Recently a member of the Lipedema Fitness support group shared that Good Morning America had a Cubii Pro ergonomic elliptical on their #dealsandsteals segment for $218.
Since ankle pumping is a great way to move our lymphatics it peaked my interest. Not to mention working from home can create challenges for staying active.
I purchased it, because I am the Queen of trying things for my group. To see if something our Lipedema bodies can do, and if I find it helpful for caring for our condition.
This was a great deal, as the Cubii Pro lists for around $350. The Cubii Jr. runs around $250. Pro comes with Bluetooth connectivity that wirelessly connects to a mobile app to help you keep track of your progress. Please note that this post contains affiliate links and I may earn a small commission if you click on the link and purchase the item (at no additional cost to you). It does in no way alter the review I provide for any item.
The Cubii came well packaged, included a screwdriver and 4 small screws to put it together (which took under five minutes). It has a handle and weighs about 25 pounds. The deal I purchased came with (2) Therabands, which you can feed through the handle on the Cubii to add in arm movements (again, great for moving our lymphatics and reducing swelling).
It fits under my dining room table, and my knees do not hit the table when using it, although the center support beam on my dining room table does prevent the Cubii from sliding back as far as I would like - an easy fix is to move my chair back, but ideally I would not have to adjust my chair, so I could use effortlessly throughout the workday.
It definitely pumps your ankles, which is great for moving our lymphatics, which reduces the swelling in our legs. It also targets your core (use good posture), calves, quads, glutes and hammies.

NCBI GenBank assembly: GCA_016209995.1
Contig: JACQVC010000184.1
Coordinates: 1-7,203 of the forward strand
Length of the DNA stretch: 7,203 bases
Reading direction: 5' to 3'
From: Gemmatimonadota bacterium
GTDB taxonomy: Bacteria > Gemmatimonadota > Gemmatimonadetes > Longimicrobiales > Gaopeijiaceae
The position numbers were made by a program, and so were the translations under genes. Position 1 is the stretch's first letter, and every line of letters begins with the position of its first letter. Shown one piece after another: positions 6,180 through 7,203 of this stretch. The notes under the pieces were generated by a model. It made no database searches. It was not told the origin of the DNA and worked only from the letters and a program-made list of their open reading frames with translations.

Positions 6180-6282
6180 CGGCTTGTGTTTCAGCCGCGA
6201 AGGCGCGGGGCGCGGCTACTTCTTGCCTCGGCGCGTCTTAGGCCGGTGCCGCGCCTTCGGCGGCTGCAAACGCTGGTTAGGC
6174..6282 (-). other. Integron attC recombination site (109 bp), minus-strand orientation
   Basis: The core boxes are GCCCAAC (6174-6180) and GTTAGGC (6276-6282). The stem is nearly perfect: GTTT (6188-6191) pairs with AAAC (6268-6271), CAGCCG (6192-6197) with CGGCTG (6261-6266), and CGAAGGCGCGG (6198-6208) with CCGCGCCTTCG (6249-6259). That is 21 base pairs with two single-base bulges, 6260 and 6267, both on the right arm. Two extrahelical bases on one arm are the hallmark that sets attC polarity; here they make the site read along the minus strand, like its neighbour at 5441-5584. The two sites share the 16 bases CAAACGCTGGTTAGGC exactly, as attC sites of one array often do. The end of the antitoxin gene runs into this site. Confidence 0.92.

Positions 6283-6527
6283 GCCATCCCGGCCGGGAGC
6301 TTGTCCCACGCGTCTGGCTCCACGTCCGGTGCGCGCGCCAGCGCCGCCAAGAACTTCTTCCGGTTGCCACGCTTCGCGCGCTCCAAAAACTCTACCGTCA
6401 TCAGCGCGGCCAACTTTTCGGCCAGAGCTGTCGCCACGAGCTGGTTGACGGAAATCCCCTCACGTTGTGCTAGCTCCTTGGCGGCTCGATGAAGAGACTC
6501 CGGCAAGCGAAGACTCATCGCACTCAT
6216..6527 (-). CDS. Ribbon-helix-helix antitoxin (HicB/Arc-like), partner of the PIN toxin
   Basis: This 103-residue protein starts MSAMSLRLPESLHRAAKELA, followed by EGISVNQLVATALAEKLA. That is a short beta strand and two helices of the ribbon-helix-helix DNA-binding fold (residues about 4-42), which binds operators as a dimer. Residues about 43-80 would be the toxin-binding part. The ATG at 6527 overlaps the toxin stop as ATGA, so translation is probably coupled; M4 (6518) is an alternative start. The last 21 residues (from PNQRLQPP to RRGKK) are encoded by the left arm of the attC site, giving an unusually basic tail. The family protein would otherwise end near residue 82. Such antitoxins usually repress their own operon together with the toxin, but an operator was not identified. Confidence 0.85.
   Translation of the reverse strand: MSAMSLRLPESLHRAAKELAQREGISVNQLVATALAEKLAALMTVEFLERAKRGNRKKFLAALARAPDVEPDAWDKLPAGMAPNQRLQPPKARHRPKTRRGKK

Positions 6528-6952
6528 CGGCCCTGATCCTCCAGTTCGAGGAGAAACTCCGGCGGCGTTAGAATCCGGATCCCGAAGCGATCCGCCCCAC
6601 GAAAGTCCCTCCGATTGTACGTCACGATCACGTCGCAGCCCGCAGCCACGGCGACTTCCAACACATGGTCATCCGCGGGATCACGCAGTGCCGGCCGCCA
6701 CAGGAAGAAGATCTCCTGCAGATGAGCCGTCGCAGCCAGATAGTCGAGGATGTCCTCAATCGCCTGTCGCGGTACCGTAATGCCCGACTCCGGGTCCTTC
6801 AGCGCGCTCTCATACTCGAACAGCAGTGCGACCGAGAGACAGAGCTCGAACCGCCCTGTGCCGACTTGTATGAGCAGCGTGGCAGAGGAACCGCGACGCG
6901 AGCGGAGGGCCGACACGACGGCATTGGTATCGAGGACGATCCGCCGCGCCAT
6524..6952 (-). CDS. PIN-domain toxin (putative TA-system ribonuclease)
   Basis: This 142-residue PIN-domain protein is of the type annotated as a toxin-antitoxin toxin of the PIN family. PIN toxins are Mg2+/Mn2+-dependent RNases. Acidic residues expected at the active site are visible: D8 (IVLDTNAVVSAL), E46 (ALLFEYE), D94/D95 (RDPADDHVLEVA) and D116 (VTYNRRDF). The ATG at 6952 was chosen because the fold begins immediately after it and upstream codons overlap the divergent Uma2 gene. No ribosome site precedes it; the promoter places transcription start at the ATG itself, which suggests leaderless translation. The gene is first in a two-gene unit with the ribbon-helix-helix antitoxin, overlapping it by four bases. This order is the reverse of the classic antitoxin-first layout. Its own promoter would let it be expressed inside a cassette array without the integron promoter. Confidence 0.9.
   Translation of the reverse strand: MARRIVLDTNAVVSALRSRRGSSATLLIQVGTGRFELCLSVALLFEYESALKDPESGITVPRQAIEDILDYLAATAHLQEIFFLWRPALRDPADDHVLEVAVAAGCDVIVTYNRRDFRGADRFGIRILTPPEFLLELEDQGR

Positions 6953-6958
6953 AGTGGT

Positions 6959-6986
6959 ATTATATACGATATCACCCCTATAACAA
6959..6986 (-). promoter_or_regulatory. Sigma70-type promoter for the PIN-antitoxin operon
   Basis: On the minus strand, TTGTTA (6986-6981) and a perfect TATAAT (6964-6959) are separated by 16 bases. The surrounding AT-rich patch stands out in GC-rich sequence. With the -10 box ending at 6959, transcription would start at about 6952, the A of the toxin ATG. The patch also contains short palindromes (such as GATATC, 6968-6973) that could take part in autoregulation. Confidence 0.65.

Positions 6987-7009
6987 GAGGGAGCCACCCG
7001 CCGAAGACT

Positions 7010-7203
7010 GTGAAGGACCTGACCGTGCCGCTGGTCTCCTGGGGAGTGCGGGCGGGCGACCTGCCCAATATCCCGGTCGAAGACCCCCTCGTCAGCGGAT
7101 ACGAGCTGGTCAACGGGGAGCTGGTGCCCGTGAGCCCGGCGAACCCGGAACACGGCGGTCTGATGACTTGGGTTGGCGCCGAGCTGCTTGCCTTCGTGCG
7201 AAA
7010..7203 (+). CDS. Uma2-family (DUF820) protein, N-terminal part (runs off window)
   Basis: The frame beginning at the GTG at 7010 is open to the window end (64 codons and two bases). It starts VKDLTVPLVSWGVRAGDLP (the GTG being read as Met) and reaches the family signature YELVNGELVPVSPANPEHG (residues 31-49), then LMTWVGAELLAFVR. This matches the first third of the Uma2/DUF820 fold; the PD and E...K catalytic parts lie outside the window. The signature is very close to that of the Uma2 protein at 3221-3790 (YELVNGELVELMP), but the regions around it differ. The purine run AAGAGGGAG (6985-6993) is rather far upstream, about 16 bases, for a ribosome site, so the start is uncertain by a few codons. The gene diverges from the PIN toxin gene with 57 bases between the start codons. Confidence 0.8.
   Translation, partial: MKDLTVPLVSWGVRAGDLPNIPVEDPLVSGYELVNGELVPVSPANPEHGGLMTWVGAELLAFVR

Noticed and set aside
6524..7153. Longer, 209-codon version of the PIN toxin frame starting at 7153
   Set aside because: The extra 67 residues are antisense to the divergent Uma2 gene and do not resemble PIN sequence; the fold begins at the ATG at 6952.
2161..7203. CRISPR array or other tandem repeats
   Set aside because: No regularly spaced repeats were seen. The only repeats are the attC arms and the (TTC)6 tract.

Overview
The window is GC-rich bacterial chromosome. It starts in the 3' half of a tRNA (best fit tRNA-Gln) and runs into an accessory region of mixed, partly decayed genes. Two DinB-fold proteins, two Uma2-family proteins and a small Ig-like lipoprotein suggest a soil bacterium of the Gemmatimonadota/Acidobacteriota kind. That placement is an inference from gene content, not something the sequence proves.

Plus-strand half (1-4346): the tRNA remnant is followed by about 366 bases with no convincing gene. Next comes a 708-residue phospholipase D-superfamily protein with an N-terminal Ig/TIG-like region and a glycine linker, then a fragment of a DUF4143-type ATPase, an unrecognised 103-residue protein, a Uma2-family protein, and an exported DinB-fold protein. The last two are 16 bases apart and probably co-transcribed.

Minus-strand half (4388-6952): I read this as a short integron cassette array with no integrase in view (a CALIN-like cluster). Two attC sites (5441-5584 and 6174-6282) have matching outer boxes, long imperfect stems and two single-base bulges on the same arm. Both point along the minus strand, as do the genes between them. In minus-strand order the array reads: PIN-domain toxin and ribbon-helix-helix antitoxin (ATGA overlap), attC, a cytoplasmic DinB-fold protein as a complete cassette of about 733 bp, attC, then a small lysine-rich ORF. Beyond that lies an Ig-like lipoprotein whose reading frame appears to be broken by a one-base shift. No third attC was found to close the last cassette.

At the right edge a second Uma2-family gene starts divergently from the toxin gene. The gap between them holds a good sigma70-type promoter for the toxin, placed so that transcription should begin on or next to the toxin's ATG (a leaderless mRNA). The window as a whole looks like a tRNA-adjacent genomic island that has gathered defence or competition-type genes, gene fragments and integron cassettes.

Try pedaling forwards and backwards for targeting different muscles, as well as varying your foot positions (having your foot further forward vs. further back on the foot pedal - each will engage difference muscles and parts of the foot). I was surprised at how quickly my muscles felt the movements, especially my quads, I could tell my body was not used to moving in this direction, similar to a seated knee lift, and it was nice to feel those muscles getting a good workout.
There is a resistance dial on the front (goes up to an 8), the higher the number the more resistance, and it is pretty challenging on 8, I am using at a 5 most of the time, and bump up the resistance if I want a more challenging experience.
I began using Cubii while checking emails, then when watching TV (after work) I would use during commercials. Fitting in small increments keeps you active.
PLUS: it really helps move those hip flexors! Key when you have a desk job.
I have not charged it once, I just use it manually. Mainly because the cord does not reach the Cubii while it is under my table, so I would have to move it out and charge it, then move it back in. Not a too heavy thing (again about 25 pounds), but more a convenience thing, and I don't have a need to track my friends on the bluetooth, but I would like to know stride, mileage, time, etc. So eventually I'll plug it in and give it a go.
The bonus on the weight of the machine, is it doesn't seem to move while you are using it, the weight keeps it stationary, which is a good thing. It is built solid.
There were (2) other pieces in the box, 2 wheel stabilizers, if you use while seated at a chair that has wheels, the front two wheels would sit in the stabilizers and thus not roll when you pedal. Smart!
Summary: I think this is a good option (if in your budget) for those with limited mobility, like many with later stage Lipedema, or if you are just starting to get active, or recovering from an injury (knee, hip, ankle). It is very easy on your joints, especially those knees. But if you are looking to replace gym (cardio) type workouts (treadmill, bike or standing elliptical), this will probably not give you what you need. This is a seated option only, they include warnings to not stand on it.
I am dealing with some plantar fasciitis (heel pain), and using the Cubii does not seem to cause any additional pain, like standing seems to do.